The country's small- and medium-sized businesses make up just one-fifth of the economy
The head of Sber, Russia's largest state-owned lender, has called the small proportion of small- and medium-sized enterprises (SMEs) in the Russian economy "shameful."
Small businesses account for just one-fifth of the country's gross domestic product (GDP) and "it's a shame," Herman Gref said at a meeting of Opora Rossii, a non-governmental organization that represents the interests of SMEs.
He cited the example of China, where SMEs account for between 60% and 70% of the economy, adding that in the US and Finland small businesses account for around 60% of GDP, while this figure is over 70% in Italy.
In 2021, the contribution of SMEs to Russia's GDP was 20.3%, according to the national statistics agency Rosstat. It's expected that the output of smaller companies in the Russian economy will grow and reach 32.5% by 2024 under a series of national schemes designed to support SMEs.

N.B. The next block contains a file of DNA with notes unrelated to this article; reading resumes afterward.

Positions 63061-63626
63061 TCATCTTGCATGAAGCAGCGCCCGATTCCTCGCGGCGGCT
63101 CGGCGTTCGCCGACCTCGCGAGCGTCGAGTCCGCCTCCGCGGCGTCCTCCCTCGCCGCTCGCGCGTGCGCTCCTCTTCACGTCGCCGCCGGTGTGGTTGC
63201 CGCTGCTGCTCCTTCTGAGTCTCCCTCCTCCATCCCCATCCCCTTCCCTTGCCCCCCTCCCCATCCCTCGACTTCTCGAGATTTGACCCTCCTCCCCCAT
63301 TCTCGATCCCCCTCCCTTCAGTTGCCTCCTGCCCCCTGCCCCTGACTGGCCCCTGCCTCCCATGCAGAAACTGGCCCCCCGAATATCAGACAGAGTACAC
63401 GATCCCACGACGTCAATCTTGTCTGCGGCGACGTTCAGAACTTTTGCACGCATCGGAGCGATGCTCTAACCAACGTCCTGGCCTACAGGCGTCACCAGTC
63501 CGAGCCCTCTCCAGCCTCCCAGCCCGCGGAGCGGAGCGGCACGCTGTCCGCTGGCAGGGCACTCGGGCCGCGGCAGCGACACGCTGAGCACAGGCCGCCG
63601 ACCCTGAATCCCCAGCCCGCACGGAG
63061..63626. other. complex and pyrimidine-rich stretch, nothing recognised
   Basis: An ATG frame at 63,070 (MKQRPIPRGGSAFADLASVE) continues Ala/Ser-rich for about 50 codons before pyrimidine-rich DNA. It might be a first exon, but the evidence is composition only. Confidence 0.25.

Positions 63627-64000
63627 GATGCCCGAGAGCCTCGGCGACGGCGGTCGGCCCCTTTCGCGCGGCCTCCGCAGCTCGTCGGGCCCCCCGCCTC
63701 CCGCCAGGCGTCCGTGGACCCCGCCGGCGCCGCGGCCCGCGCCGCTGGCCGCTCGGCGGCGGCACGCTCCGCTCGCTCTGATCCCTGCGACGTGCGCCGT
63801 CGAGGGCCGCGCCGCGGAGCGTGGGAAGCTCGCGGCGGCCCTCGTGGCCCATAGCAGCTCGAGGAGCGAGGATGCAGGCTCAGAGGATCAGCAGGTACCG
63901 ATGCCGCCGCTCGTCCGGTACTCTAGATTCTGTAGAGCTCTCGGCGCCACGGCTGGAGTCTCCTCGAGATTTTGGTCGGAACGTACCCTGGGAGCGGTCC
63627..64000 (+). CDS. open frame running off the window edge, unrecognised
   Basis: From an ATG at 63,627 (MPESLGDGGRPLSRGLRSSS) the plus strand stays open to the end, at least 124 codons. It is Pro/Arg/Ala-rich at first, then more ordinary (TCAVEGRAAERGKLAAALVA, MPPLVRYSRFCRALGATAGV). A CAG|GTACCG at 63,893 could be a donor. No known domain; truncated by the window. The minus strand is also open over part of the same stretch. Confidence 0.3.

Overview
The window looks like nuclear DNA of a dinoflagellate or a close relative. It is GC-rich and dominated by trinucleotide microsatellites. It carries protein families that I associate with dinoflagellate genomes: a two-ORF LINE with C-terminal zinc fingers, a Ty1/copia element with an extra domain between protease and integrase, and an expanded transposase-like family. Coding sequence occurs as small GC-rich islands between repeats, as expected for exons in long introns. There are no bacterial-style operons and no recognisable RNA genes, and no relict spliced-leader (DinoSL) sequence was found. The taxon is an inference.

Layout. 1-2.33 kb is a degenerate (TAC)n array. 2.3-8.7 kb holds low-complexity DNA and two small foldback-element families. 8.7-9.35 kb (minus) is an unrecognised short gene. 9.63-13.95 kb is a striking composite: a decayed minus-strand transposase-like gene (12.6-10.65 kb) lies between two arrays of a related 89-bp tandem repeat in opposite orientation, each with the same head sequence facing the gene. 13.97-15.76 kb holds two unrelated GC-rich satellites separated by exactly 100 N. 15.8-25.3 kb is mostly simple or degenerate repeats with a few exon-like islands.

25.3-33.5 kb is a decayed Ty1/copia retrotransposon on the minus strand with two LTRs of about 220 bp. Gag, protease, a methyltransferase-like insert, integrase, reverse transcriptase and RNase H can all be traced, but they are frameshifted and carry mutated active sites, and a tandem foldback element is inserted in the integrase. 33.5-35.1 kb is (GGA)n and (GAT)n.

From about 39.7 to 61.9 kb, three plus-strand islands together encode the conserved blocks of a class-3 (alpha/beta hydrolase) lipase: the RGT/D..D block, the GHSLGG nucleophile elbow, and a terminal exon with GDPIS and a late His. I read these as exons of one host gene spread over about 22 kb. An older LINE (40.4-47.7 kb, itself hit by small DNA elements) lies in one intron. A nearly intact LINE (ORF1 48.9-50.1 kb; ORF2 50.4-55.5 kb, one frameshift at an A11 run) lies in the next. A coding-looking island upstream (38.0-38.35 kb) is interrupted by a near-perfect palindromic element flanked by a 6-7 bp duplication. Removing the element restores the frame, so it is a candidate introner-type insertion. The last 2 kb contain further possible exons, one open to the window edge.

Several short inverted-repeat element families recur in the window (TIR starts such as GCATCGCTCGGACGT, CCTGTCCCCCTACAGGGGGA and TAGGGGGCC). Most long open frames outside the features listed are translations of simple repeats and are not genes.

Russia defines small- and medium-sized companies as businesses that employ fewer than 250 people, have annual revenues of under two billion rubles ($24.9 million), and meet certain ownership and corporate governance rules.
Experts say small businesses in Russia are more exposed to economic headwinds such as sluggish consumer demand and inflation, because they predominantly operate in the retail sector of the economy and rarely export to other countries.
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